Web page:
On Friday, President Donald Trump signed into law the Bipartisan Budget Act of 2019 (H.R. 3877). The legislation—negotiated by the Trump Administration and Speaker of the House Nancy Pelosi (D-CA)—will increase the automatic budget caps that were set to go into effect for Federal fiscal years (FY) 2020 and 2021, and increase the debt ceiling. The Senate passed the legislation by a 67-28 vote, and the House by a 284-149 vote.
The legislation increases Federal spending caps over current levels by $50 billion and over the next two years by $54 billion, amounting to a $320 billion increase in Federal spending over the levels that the budget caps originally mandated. Congress will have to pass a budget by the start of FY 2020, which begins on October 1, to avoid a government shutdown. It was imperative that Congress took action on the debt ceiling, as Treasury Department officials estimated that it needed to be lifted as early as mid-September to prevent the Federal government from defaulting on loans.
The bill includes just over $70 billion in budgetary offsets, including an extension of the Medicare sequester for two years, meaning it is now in effect until FY 2029. Notably, the deal also includes $2.5 billion for the US Census, which is set to begin early next year. The Census results will determine the number of Congressional seats per state and the state share of Federal funding for 2023-32. It is therefore essential that the Census is accurate. GNYHA will work with our allies at the State level to assist efforts to ensure an accurate count in New York.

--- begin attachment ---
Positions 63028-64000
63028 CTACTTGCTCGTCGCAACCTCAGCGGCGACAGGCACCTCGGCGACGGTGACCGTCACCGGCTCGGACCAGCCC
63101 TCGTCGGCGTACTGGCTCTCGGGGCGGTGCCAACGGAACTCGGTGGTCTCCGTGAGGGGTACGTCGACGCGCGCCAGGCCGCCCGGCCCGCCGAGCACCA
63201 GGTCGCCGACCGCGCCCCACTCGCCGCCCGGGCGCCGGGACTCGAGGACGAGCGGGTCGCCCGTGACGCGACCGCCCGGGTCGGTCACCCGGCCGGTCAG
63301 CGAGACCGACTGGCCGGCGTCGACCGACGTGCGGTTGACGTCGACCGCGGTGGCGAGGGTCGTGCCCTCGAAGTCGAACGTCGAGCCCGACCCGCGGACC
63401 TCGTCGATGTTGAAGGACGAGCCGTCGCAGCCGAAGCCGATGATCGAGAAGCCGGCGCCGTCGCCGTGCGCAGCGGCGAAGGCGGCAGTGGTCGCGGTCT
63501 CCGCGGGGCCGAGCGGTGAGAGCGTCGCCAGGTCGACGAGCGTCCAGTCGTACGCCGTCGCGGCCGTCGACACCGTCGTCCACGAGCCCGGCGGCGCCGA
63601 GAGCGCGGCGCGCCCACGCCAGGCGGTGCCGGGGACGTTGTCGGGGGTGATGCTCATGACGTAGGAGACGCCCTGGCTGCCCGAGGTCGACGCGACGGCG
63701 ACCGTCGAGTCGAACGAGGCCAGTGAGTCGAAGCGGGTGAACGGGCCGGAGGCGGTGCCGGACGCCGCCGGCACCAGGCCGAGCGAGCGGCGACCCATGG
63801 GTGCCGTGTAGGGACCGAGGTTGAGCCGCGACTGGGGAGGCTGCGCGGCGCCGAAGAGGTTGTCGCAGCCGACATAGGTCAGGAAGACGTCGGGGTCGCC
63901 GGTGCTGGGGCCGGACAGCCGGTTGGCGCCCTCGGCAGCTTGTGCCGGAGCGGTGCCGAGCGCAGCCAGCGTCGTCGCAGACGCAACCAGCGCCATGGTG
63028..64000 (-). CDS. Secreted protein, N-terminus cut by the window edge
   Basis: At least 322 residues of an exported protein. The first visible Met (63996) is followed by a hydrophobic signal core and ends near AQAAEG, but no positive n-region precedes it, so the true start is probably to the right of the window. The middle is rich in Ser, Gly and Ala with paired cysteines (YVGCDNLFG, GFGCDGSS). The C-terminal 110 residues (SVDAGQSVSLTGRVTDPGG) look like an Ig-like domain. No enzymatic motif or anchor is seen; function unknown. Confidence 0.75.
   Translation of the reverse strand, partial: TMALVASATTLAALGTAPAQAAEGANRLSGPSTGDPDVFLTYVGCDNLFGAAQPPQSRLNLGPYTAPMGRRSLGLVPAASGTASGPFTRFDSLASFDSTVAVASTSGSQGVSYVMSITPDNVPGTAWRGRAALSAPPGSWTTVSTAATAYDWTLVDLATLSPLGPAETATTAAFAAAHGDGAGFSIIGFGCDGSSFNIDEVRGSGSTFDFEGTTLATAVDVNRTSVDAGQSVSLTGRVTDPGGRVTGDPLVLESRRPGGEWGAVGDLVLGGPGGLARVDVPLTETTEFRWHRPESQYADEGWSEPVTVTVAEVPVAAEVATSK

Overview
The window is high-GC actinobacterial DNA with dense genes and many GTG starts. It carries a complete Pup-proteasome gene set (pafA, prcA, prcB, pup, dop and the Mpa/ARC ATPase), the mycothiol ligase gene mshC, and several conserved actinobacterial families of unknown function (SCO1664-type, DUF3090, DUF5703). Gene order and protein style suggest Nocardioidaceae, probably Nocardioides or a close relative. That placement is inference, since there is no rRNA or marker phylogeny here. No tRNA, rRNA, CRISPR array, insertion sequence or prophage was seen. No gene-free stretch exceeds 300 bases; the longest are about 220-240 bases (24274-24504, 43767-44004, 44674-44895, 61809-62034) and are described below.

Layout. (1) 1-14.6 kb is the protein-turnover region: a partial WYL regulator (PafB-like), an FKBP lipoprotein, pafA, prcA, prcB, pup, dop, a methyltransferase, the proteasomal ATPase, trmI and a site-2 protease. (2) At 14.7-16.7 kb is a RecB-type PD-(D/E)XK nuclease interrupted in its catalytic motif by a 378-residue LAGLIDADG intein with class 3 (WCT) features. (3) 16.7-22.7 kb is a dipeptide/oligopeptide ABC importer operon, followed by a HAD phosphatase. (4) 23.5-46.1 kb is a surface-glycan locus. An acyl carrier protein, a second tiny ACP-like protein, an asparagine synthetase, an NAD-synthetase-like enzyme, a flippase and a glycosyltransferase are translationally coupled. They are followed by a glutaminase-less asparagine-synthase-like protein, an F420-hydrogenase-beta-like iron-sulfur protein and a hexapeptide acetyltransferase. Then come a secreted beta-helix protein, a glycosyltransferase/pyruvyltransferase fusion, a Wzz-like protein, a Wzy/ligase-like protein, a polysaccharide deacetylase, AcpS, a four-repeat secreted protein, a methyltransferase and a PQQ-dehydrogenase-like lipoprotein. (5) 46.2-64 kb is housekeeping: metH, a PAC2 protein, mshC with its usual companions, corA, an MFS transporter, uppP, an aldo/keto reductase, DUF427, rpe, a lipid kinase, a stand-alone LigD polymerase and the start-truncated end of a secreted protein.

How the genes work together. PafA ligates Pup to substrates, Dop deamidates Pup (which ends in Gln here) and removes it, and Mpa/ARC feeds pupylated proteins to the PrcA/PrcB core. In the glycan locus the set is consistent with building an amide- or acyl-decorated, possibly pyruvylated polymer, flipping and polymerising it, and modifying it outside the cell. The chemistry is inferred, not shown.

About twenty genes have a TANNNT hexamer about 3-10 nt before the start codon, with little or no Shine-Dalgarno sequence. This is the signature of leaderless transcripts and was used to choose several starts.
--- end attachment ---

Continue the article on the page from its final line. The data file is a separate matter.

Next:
Additionally, the Senate adjourned and began its August recess on Thursday afternoon. Both the House and Senate will remain in recess through September 14. The FY 2020 budget will be the main priority when both bodies of Congress return to Washington. GNYHA will remain deeply engaged in the budget process to ensure that no hospital cuts are enacted, and we will advocate tirelessly for the inclusion of our legislative priorities.
Important health care issues such as surprise billing and prescription drug costs could be on Congress’s agenda in the month of September.